When he was finished I stepped outside into the sharp sunlight. This tiny monastery village was perched in the very teeth of the mountains 3894 metres above sea level. The air here was thin and the light was sharper than glass. Alpine choughs with glossy black wings twisted in the cold thermals, and far below the blue-grey river was braided into a mesh of channels on the valley floor.
Spiti’s name means “The Middle Land”, reflecting its past as a place between more powerful neighbours: Tibet, Ladakh, Kullu, and Kashmir – and these days India and China. Buddhism probably arrived here in the 7th Century, amalgamating with the ancient Bon religion of the mountains. Today most of Spiti’s 10,000 people belong to the Gelugpa order of Tibetan Buddhism, the Yellow Hat sect of the Dalai Lama.
From Dhankar I travelled onwards into the Middle Land, sometimes staying in village home-stays recommended by Sonam, sometimes bedding down in the simple guesthouses attached to Buddhist monasteries. In the stony side valley of the Pin National Park, the snow leopards said to haunt the upper slopes eluded me, but the snow-streaked mountain scenery was worth the detour. Spiti is prime trekking country, and the Pin Valley is the starting point for the week-long hike into the neighbouring Kullu Valley.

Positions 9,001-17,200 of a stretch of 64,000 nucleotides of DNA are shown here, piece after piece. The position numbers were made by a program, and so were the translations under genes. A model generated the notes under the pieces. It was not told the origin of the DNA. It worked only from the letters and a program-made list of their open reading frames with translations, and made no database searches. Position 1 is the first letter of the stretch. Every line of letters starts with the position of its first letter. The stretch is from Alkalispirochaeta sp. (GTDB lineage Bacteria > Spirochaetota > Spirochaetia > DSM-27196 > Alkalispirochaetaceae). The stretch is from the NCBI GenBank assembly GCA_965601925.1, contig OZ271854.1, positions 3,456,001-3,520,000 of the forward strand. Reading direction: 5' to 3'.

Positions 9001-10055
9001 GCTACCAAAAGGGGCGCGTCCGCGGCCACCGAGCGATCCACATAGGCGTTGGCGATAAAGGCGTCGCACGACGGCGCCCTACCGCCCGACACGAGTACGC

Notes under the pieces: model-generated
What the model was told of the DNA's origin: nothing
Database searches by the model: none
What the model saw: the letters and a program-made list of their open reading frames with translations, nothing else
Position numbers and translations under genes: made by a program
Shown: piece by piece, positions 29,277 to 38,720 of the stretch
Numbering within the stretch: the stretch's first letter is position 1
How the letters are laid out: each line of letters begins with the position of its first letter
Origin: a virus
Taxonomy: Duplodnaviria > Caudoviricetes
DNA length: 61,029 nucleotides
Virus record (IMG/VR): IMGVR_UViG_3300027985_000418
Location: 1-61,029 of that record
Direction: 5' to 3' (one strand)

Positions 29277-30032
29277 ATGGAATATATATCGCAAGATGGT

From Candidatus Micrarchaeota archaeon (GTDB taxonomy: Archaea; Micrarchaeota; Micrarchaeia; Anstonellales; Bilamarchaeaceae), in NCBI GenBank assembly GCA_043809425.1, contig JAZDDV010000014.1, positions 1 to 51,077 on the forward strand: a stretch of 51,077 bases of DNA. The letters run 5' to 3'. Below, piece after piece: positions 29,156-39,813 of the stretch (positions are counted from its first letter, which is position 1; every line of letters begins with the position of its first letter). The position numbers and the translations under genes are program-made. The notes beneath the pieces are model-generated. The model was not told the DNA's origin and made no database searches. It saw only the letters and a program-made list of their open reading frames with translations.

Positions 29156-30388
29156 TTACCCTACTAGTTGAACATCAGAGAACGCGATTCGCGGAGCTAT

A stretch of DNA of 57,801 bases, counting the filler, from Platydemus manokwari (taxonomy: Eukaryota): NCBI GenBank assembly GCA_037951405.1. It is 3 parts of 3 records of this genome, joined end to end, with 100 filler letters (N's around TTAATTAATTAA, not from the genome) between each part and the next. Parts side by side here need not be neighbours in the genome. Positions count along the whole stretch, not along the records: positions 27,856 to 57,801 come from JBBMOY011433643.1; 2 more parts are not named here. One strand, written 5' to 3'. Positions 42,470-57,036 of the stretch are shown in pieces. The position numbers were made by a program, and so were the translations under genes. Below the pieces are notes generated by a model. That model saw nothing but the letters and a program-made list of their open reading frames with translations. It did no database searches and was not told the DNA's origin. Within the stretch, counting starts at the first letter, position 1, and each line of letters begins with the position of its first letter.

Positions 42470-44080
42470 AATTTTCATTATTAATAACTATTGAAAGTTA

Further west I passed through Kaza, the administrative capital of Spiti, and the only place in the valley where concrete and tin predominate over packed earth and poplar wood. From here a strip of winding tarmac led north past another ancient hilltop monastery at Ki to Kibber, claimed to be one of the highest villages on earth. It was a cold place where ibex horns decorated the doorways and prayer flags snapped in the running breeze. In the evening herdsmen brought yaks down from the hillsides and there was a smell of wood-smoke and livestock. This was the edge of a wild world that runs east for many hundreds of kilometres – the world of the Tibetan Plateau.
My escape from Spiti would take me across the 4551-metre Kunzum Pass to Manali. But first I doubled back east to seek out one of the remotest of all the village home-stays, 20 kilometres up a side valley in the hamlet of Lalung.
For my final days in Spiti I was the guest of Tashi Bodh Khabrik and his wife Dolma. They have been taking in travellers for the past two years, and they were the best of hosts. I was given a room with a roof of poplar branches in a corner of a whitewashed village home.
Over a dinner of momos – Tibetan dumplings – in the cosy kitchen-cum-living room that is the heart of every Spitian home, Tashi told me how the villagers club together to take care of their combined flocks of goats and yaks. Each family has only a few animals so people take it in turns to take the entire four-legged population of the village out to graze before returning each beast to its individual owner at nightfall. In winter, Tashi said, the dirt track down to the main valley was often blocked by snow for months on end; beyond the village there is nothing until the Tibetan border.
Here in Lalung, amongst the narrow lanes, the poplar-lined irrigation ditches, the endless cups of tea and the cheerful calls of “Joolay!” – the standard Spitian greeting – the journey into the Middle Land along bone-shaking mountain roads seemed more than worthwhile.
© Tim Hannigan 2011